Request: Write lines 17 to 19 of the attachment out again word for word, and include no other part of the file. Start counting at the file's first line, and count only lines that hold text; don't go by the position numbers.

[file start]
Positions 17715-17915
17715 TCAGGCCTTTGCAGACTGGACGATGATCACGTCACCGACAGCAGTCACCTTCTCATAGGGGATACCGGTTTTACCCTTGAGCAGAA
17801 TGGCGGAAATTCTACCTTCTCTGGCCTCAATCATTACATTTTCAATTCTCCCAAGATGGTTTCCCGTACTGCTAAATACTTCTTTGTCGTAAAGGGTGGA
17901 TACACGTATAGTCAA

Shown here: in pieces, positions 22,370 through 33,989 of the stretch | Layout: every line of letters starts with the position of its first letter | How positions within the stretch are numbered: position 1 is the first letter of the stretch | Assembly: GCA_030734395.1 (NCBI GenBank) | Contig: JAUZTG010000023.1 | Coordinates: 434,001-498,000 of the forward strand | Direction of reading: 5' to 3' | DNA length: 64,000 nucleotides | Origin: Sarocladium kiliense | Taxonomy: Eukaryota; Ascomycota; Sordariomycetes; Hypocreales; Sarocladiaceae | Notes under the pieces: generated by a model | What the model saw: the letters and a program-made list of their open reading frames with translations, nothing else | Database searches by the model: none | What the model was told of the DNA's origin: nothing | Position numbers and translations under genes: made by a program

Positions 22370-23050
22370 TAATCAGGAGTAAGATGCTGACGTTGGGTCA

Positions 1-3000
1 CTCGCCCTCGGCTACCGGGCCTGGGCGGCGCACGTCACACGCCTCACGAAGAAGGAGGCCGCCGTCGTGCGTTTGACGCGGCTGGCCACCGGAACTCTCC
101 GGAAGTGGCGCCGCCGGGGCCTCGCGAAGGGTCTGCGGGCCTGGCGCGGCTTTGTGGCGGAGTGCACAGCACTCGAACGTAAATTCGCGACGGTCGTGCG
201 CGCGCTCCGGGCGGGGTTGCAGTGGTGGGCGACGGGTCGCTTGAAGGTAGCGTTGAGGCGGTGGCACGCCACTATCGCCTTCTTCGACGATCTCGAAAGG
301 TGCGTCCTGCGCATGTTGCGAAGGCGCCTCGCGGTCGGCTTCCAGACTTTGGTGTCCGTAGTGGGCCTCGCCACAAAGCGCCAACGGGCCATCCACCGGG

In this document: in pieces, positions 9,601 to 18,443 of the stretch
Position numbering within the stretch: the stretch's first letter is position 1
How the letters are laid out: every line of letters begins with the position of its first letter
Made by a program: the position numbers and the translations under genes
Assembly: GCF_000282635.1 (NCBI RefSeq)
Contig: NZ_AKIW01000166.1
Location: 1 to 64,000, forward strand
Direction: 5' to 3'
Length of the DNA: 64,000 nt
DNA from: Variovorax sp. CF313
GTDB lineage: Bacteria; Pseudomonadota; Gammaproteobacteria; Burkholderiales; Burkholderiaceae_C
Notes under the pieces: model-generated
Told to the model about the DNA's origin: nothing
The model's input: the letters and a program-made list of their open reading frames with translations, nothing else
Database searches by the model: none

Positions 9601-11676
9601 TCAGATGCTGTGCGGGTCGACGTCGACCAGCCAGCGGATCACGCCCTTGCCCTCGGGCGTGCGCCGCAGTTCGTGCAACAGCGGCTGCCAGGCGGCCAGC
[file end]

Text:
Assembly: GCF_000282635.1 (NCBI RefSeq)
Contig: NZ_AKIW01000166.1
Location: 1 to 64,000, forward strand